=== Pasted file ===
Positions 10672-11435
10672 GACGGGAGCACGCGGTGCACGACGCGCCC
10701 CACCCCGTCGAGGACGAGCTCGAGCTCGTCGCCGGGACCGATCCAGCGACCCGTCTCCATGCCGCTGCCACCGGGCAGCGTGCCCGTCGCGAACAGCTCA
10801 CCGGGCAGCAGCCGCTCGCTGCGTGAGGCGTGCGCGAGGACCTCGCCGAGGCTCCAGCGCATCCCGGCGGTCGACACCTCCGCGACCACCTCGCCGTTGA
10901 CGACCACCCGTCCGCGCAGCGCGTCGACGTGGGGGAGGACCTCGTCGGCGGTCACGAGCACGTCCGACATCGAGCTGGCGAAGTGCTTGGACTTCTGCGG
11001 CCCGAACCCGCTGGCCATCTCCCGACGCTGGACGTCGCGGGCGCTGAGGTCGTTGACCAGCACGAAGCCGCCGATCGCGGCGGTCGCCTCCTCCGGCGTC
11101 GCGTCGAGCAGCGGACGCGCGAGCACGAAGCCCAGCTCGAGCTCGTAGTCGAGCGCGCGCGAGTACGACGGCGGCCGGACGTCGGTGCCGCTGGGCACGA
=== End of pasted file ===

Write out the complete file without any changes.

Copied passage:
Positions 10672-11435
10672 GACGGGAGCACGCGGTGCACGACGCGCCC
10701 CACCCCGTCGAGGACGAGCTCGAGCTCGTCGCCGGGACCGATCCAGCGACCCGTCTCCATGCCGCTGCCACCGGGCAGCGTGCCCGTCGCGAACAGCTCA
10801 CCGGGCAGCAGCCGCTCGCTGCGTGAGGCGTGCGCGAGGACCTCGCCGAGGCTCCAGCGCATCCCGGCGGTCGACACCTCCGCGACCACCTCGCCGTTGA
10901 CGACCACCCGTCCGCGCAGCGCGTCGACGTGGGGGAGGACCTCGTCGGCGGTCACGAGCACGTCCGACATCGAGCTGGCGAAGTGCTTGGACTTCTGCGG
11001 CCCGAACCCGCTGGCCATCTCCCGACGCTGGACGTCGCGGGCGCTGAGGTCGTTGACCAGCACGAAGCCGCCGATCGCGGCGGTCGCCTCCTCCGGCGTC
11101 GCGTCGAGCAGCGGACGCGCGAGCACGAAGCCCAGCTCGAGCTCGTAGTCGAGCGCGCGCGAGTACGACGGCGGCCGGACGTCGGTGCCGCTGGGCACGA